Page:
1. My AAM is true*

                I’ve seen both ends of this. When my daughter was around 20, she was stopped a couple of times by truant officers. We were also asked by a realtor, “do you have kids?” Well, I have her….

        3. Aleta*

          I used to be a bike courier, and when delivering food to an elementary school’s office if a teacher was there they’d yell at me for not being in class. I normally look extremely young but I was clearly not dressed for school – hi-vis vest, backpack large enough to fit myself inside of, bike helmet… Maybe some kids would dress like that but definitely not the kids at this specific school. They got the message when I gave them a why-would-you-say-that look and walked into the office anyway, where all the employees knew me.

          (also, as an aside – the kids at that school nicknamed me “the Sandman” and to this day I have no idea why)

          1. Anonymoose*

            You put them to sleep? Uh…because they once heard that you’re a huge Metallica fan? You’re down with syrupy sweet 1950’s pop tunes? Hm…that’s all I got.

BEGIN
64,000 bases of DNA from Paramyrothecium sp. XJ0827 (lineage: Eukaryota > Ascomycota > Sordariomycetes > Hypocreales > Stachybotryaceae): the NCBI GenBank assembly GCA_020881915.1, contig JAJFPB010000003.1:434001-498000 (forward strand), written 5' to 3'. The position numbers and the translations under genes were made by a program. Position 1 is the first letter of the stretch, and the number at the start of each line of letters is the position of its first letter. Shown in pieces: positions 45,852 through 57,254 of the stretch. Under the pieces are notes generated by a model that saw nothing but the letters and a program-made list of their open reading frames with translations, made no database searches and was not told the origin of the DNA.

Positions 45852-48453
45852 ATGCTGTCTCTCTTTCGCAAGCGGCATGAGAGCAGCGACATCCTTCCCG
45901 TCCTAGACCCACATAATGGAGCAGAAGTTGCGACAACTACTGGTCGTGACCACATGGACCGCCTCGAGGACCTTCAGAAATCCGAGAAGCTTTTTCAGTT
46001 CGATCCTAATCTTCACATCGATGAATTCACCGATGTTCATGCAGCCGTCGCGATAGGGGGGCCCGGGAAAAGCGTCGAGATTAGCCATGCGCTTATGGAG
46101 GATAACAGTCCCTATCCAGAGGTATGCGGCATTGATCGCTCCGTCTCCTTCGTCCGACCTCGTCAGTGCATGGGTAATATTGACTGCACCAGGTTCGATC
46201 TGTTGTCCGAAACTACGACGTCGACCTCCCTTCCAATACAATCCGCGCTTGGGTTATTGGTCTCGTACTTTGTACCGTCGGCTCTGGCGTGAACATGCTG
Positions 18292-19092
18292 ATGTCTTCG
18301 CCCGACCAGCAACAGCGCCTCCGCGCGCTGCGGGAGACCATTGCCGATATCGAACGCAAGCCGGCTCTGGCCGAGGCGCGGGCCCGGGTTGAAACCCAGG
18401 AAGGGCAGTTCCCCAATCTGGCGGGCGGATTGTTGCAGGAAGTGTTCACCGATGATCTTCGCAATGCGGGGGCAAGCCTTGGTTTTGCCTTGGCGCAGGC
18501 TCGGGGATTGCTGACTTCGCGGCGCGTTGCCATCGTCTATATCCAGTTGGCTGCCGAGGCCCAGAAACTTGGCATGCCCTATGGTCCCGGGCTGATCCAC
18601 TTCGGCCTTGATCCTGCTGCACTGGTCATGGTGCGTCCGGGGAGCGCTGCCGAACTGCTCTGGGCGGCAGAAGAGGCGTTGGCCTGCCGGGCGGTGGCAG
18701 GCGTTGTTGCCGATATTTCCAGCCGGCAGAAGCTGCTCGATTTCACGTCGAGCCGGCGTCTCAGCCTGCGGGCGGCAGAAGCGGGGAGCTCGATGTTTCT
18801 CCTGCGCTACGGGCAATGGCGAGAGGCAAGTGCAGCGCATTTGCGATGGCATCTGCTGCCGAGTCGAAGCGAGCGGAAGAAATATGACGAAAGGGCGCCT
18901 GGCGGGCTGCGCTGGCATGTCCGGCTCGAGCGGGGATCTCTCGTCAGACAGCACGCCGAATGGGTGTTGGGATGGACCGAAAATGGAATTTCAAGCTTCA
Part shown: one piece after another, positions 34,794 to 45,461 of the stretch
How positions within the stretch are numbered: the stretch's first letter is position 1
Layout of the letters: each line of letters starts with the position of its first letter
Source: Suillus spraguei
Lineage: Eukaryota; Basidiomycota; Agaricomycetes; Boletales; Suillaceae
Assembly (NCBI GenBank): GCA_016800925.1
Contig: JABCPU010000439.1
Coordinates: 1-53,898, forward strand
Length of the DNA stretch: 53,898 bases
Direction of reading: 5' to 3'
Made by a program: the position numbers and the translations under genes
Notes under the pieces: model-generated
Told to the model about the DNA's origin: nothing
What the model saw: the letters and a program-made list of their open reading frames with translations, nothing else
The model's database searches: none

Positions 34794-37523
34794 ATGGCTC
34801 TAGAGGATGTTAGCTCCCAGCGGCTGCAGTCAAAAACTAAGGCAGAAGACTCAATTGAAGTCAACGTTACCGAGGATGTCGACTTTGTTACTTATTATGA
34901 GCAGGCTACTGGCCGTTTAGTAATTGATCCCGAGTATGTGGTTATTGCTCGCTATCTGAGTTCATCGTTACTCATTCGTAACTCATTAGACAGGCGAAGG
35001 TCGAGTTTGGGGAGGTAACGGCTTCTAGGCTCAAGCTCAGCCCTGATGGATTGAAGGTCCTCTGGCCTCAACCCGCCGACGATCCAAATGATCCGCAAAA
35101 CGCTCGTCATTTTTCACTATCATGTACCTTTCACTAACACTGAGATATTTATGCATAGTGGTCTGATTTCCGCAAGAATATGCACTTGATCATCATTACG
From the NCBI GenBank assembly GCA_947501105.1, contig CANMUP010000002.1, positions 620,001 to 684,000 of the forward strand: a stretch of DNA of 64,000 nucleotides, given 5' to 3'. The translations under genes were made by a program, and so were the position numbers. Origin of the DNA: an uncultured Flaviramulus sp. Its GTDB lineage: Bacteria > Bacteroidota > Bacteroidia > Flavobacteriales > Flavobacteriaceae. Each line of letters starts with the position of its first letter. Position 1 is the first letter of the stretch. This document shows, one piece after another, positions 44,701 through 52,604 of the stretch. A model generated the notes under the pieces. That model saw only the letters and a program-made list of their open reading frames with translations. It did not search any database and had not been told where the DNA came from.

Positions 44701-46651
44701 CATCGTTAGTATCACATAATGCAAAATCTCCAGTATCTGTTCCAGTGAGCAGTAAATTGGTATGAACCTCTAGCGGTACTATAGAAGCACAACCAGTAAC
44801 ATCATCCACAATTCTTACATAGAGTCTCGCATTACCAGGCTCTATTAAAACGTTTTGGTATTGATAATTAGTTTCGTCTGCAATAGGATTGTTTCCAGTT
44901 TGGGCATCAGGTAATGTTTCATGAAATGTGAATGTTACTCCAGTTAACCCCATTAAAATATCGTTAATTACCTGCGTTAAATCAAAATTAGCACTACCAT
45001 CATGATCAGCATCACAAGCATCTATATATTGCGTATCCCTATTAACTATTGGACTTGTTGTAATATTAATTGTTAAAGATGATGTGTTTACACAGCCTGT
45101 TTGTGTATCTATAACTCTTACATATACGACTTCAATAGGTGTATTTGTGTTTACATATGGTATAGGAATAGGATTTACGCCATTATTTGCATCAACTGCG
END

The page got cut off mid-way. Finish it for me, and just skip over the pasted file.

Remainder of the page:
2. Mookie*

            You turned on your beam and brought them a dream (in the form of food, the best of all possible dreams).

        4. Geoffrey B*

          When I was in my thirties, I went to my stepson’s school sports dinner. I think they took me for an older brother.

          “Would you like to go on the kids’ table?”

          “Actually, I was going to sit with my wife…”

          Now I have a brother who’s forty years younger than me, so we’ll probably get confusion in the other direction.

        5. Anne (with an "e")*

          My first year teaching high school when I was 26 I had another teacher tell me to sit with the my classmates at an assembly. This same teacher also asked me for a hall pass a few weeks later.

        6. Zephyr*

          I was a very tall high school student relative to my female peers and more than one parent assumed I was a teacher. To be fair our school did have a recent crop of new teachers and those ages can start to blend together a little.